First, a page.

Snapshots of the Past: The Commons on Flickr – Take 2
When it comes to studying history, sometimes a picture says it all. We’re fortunate to live in such a digitally connected era where it seems that nearly everything is at our fingertips—literally! Many Internet users are familiar with Flickr, a web site that encourages collaboration by allowing users from around the world to share photographs and movies online. Flickr has various areas to explore and themes to peruse, such as The Commons, where museums and other international historical institutions create digitized versions of their photographic collections (check out our original Flickr post for more detail).
As with so many other web sites, The Commons continues to grow and expand considerably each month, so we decided to run a follow-up post to include recently joined institutions. The following are descriptions of these newly added institutions.
The New York Public Library “strongly believes that projects like Flickr Commons extend [their] mission to spread knowledge and spur self-education, bringing us into contact with new publics and engaging our existing users in a new environment.” The library’s collection pulls from a wide span of resources. Sample photo albums include Chevys and Pontiacs from 1912-38, Cinema 1912-14, and Fifth Avenue, New York 1911.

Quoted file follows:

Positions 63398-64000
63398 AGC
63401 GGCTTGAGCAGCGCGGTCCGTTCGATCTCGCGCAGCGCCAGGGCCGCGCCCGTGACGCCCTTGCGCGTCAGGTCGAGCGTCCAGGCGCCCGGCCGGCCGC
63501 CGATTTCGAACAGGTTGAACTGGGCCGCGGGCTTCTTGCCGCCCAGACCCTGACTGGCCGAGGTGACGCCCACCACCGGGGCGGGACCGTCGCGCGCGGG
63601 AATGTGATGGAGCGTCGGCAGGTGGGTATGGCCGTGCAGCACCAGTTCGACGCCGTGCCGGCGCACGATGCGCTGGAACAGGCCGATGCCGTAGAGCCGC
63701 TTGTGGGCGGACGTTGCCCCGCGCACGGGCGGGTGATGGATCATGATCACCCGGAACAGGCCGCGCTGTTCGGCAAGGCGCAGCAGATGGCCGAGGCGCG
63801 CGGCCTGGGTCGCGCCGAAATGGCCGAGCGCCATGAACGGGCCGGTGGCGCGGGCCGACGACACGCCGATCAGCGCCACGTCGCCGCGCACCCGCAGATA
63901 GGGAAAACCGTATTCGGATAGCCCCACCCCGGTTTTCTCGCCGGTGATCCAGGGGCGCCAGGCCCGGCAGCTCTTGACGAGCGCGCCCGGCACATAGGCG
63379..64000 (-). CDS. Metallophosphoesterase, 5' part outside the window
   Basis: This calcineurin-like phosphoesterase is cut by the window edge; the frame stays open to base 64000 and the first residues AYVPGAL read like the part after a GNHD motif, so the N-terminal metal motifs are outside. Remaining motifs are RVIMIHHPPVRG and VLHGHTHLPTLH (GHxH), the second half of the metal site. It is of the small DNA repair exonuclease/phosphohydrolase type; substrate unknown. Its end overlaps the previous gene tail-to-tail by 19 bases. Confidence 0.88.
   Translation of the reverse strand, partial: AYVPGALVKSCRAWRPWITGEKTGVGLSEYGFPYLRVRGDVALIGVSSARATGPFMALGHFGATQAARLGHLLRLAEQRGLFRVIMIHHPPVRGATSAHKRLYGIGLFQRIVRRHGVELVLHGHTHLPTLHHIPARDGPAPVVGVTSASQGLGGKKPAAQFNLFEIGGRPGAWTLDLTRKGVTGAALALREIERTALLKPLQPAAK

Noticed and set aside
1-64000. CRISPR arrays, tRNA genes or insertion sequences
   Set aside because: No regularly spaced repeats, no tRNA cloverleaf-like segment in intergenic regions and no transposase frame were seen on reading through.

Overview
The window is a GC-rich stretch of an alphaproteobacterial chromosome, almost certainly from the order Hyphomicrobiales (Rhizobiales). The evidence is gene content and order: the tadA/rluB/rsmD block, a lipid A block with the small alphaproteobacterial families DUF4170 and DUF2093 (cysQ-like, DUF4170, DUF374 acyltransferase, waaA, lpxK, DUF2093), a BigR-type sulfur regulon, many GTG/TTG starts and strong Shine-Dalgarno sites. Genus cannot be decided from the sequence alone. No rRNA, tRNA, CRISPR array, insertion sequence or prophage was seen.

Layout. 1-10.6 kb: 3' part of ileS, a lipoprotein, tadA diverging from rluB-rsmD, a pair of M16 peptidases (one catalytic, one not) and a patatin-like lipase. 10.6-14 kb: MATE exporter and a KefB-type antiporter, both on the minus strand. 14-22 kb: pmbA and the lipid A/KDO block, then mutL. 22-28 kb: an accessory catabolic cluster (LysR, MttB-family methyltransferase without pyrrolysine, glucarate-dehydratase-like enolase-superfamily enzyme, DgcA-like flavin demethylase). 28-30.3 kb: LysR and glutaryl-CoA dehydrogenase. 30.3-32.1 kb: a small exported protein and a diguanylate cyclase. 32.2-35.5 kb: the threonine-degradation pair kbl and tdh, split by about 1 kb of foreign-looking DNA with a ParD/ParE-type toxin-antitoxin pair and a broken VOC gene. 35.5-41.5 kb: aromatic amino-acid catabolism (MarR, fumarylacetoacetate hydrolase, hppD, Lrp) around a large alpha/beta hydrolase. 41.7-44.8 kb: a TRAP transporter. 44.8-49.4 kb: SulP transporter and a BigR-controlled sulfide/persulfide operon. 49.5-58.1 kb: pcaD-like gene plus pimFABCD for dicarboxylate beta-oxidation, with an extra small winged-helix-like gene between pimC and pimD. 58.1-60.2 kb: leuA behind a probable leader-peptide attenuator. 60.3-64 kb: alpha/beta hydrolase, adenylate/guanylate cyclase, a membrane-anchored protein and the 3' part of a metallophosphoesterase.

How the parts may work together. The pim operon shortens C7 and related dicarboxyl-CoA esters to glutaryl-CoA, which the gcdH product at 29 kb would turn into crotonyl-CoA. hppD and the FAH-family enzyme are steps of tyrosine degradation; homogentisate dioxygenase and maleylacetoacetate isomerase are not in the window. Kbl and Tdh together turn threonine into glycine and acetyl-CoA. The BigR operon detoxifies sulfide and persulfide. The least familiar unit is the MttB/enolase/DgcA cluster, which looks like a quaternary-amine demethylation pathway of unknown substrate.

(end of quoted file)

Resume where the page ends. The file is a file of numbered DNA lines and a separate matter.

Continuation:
The National Galleries of Scotland exhibits fine collections of western art dating from the Middle Ages, as well as a Scottish photography collection from David Octavius Hill and Robert Adamson that contains photographs dating from the 1840s through today. General themes include architecture, people, and cultural snapshots.
The State Library of Queensland, Australia has over 1.5 million photographs from the town’s settlement in 1859, including “early pioneer and pastoral activity; relationships between Aboriginals and Torres Strait Islanders and Europeans; the establishment of Queensland cities and regional and rural communities; changes in the built environment, transportation, politics, fashions and recreational activities; the natural environment; and the people who shaped Queensland history.”